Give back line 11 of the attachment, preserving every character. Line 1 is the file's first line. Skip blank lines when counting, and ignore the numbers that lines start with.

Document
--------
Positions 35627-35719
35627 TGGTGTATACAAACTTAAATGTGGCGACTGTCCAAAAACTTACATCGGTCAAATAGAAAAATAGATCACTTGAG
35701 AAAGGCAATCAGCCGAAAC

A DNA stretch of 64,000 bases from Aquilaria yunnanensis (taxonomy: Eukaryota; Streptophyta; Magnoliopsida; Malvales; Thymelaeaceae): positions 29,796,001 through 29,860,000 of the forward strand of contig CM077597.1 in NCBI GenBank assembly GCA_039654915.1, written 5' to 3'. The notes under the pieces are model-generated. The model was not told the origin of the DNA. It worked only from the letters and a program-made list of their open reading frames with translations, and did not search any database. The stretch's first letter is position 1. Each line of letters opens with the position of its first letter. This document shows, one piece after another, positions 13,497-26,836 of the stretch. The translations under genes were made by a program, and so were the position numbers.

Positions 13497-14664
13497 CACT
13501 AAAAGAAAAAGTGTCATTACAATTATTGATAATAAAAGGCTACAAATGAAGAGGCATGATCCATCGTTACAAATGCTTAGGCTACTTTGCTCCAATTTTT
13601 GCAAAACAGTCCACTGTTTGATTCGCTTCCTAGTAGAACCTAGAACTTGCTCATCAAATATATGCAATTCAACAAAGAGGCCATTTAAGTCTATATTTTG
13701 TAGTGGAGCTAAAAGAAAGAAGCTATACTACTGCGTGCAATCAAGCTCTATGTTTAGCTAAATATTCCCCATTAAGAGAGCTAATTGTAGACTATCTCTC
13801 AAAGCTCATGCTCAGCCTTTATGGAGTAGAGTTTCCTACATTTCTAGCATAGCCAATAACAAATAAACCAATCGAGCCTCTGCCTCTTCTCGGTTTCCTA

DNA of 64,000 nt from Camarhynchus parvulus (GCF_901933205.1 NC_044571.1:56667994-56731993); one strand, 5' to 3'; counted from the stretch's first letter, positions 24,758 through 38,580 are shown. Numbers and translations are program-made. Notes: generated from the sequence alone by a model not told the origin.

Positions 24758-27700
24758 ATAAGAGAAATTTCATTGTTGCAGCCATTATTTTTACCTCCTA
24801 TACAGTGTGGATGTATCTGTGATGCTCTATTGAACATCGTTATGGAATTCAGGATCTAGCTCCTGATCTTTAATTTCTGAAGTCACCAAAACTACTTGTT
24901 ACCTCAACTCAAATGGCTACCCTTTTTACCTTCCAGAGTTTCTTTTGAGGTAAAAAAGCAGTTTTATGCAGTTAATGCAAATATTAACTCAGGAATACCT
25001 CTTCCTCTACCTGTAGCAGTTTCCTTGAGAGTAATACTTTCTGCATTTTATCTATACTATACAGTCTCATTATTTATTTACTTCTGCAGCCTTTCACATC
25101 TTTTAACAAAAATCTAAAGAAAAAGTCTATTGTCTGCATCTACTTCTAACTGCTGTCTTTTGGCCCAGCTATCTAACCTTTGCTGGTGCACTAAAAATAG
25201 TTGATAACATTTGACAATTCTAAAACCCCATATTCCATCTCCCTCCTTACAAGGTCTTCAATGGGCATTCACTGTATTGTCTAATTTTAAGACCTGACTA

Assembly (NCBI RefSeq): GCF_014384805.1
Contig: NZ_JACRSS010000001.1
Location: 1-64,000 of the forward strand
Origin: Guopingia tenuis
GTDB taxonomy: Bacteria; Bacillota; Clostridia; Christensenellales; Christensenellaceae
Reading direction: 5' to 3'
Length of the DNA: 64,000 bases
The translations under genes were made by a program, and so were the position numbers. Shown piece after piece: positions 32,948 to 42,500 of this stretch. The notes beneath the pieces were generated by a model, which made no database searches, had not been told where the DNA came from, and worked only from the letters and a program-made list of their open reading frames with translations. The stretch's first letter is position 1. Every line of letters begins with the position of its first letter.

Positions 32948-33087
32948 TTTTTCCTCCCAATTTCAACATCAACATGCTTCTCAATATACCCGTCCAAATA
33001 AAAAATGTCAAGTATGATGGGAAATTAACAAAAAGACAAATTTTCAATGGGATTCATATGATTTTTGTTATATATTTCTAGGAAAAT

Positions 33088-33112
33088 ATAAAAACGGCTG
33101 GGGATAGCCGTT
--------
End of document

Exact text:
DNA of 64,000 nt from Camarhynchus parvulus (GCF_901933205.1 NC_044571.1:56667994-56731993); one strand, 5' to 3'; counted from the stretch's first letter, positions 24,758 through 38,580 are shown. Numbers and translations are program-made. Notes: generated from the sequence alone by a model not told the origin.